In March, Landry filed a lawsuit to intervene in the lawsuits already filed against the oil and gas industry by Cameron, Jefferson and Plaquemines parishes.
Edwards countered three weeks later by having his secretary of the Department of Natural Resources, the state agency empowered to enforce coastal regulations, also intervene in the lawsuits to ensure he was not left out.
Edwards made the next move by meeting on May 13 with two dozen oil and gas industry lobbyists and attorneys, where he pitched the idea of a settlement.
According to several people present, Edwards told them that restoring the coast would cost about $100 billion over the next 50 years and that oil industry documents showed companies caused at least 30 percent of the damage. The governor also said he does not plan to heed a demand by industry officials by seeking money from the federal government for the construction of the levees that have curtailed sediment-rich flooding from the Mississippi River, flooding that fed the wetlands.
The goal of any settlement discussions, Edwards administration officials believe, is to devise a process that would determine how much damage individual companies caused and to craft a formula to determine how much each one would pay and exactly how that money would be allocated to rebuild wetlands that have disappeared.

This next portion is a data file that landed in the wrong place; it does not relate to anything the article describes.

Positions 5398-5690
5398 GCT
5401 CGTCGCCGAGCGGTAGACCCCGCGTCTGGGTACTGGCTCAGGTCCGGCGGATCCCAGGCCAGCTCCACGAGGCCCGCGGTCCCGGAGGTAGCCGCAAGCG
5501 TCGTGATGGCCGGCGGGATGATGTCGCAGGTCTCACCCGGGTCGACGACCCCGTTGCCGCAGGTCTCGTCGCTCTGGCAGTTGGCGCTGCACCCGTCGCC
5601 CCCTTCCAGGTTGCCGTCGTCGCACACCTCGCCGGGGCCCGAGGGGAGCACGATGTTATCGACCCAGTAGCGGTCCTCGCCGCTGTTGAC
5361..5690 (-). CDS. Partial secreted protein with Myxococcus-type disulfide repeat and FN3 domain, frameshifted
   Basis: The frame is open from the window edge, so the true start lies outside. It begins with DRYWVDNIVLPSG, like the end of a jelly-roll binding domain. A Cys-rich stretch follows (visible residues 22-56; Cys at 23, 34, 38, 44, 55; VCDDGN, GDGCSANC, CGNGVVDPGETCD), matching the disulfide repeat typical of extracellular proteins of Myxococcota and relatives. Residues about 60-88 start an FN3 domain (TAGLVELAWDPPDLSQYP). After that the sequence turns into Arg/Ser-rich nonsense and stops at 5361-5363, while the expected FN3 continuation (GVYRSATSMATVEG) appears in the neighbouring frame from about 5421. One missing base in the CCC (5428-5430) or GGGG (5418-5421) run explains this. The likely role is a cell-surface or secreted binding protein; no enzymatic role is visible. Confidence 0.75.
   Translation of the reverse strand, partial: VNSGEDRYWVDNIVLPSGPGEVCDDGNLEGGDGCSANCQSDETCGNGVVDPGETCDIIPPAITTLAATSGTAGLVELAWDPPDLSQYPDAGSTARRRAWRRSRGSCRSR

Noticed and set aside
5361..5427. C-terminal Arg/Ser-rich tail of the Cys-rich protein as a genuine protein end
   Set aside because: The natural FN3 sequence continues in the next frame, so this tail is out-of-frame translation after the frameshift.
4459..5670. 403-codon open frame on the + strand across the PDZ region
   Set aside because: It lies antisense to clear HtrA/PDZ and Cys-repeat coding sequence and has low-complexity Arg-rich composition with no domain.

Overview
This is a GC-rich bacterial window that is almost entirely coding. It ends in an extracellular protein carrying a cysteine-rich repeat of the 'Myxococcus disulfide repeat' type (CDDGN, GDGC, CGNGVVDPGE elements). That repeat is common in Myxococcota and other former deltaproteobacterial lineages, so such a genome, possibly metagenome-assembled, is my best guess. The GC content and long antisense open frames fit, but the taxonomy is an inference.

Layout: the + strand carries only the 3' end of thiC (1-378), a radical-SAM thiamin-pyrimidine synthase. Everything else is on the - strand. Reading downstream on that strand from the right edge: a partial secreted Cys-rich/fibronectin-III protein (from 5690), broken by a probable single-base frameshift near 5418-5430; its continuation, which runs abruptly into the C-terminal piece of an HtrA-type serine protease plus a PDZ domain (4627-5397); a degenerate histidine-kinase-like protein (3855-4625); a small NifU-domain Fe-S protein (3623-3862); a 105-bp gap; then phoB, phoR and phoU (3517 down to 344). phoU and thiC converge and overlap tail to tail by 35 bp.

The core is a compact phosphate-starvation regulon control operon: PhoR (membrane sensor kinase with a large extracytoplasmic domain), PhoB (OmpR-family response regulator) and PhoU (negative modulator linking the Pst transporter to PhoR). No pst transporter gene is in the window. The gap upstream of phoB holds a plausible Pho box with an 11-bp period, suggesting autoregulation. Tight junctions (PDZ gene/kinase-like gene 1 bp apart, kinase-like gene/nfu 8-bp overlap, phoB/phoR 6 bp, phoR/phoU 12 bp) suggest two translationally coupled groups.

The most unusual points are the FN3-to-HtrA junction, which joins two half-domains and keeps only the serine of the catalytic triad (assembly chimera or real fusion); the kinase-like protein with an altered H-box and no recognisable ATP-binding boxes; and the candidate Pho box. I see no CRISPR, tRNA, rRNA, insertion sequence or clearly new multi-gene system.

Two senior aides to the attorney general attended that meeting in a further sign of cooperation between Landry and Edwards. Also attending was Taylor Townsend, a Natchitoches-based trial attorney and former state House member who is now the governor’s outside counsel on the coastal lawsuits.
The governor has gotten a chilly response, at least publicly, to his effort to generate settlement talks.
“It is evident that the state is seeking to move us into an area of discussion that is impossible,” Don Briggs, the long-time president of the Louisiana Oil and Gas Association, and Chris Johns, the president of the Louisiana Mid-Continent Oil and Gas Association, which represents the major oil companies, wrote in a letter to Edwards afterward.
Briggs followed that up with an opinion piece Thursday that further stated his antipathy to any settlement discussions.
“Simply put, these lawsuits targeting the state’s number one source of private sector jobs and revenue are based on the misguided premise that some producers violated the terms of their state-issued coastal use permits many years ago, and those activities caused coastal erosion,” he wrote. “In spite of all the rhetoric from a handful of trial lawyers and radical environmental activists making these claims, these lawsuits are completely unnecessary.”
Understanding exactly what will happen next is difficult to divine.
“It seems that there is a chess game going on,” said Mark Davis, the director of the Institute on Water Resources Law and Policy at Tulane. “That suggests to me that something might be afoot. It might provide much-needed dollars for coastal restoration.”
Amid the legal and political sparring, a football field of land disappears every hour, researchers say, adding up to 20 to 25 square miles per year.